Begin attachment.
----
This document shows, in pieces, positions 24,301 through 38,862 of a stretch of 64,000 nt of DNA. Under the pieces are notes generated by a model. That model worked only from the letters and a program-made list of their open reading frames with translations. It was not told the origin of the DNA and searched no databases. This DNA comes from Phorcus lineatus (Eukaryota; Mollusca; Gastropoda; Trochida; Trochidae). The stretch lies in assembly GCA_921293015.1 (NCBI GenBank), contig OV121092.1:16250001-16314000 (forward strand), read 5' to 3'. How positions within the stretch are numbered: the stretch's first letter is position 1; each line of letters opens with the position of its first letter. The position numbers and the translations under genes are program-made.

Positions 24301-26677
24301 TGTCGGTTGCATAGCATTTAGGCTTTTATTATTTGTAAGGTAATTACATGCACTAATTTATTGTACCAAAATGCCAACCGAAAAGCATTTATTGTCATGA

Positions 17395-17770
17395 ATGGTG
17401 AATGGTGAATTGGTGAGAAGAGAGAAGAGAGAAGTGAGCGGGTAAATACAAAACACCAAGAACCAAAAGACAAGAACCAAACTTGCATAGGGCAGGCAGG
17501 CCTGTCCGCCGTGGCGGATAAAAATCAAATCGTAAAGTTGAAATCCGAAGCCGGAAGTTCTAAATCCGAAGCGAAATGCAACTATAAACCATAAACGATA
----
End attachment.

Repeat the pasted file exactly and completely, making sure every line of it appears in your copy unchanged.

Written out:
This document shows, in pieces, positions 24,301 through 38,862 of a stretch of 64,000 nt of DNA. Under the pieces are notes generated by a model. That model worked only from the letters and a program-made list of their open reading frames with translations. It was not told the origin of the DNA and searched no databases. This DNA comes from Phorcus lineatus (Eukaryota; Mollusca; Gastropoda; Trochida; Trochidae). The stretch lies in assembly GCA_921293015.1 (NCBI GenBank), contig OV121092.1:16250001-16314000 (forward strand), read 5' to 3'. How positions within the stretch are numbered: the stretch's first letter is position 1; each line of letters opens with the position of its first letter. The position numbers and the translations under genes are program-made.

Positions 24301-26677
24301 TGTCGGTTGCATAGCATTTAGGCTTTTATTATTTGTAAGGTAATTACATGCACTAATTTATTGTACCAAAATGCCAACCGAAAAGCATTTATTGTCATGA

Positions 17395-17770
17395 ATGGTG
17401 AATGGTGAATTGGTGAGAAGAGAGAAGAGAGAAGTGAGCGGGTAAATACAAAACACCAAGAACCAAAAGACAAGAACCAAACTTGCATAGGGCAGGCAGG
17501 CCTGTCCGCCGTGGCGGATAAAAATCAAATCGTAAAGTTGAAATCCGAAGCCGGAAGTTCTAAATCCGAAGCGAAATGCAACTATAAACCATAAACGATA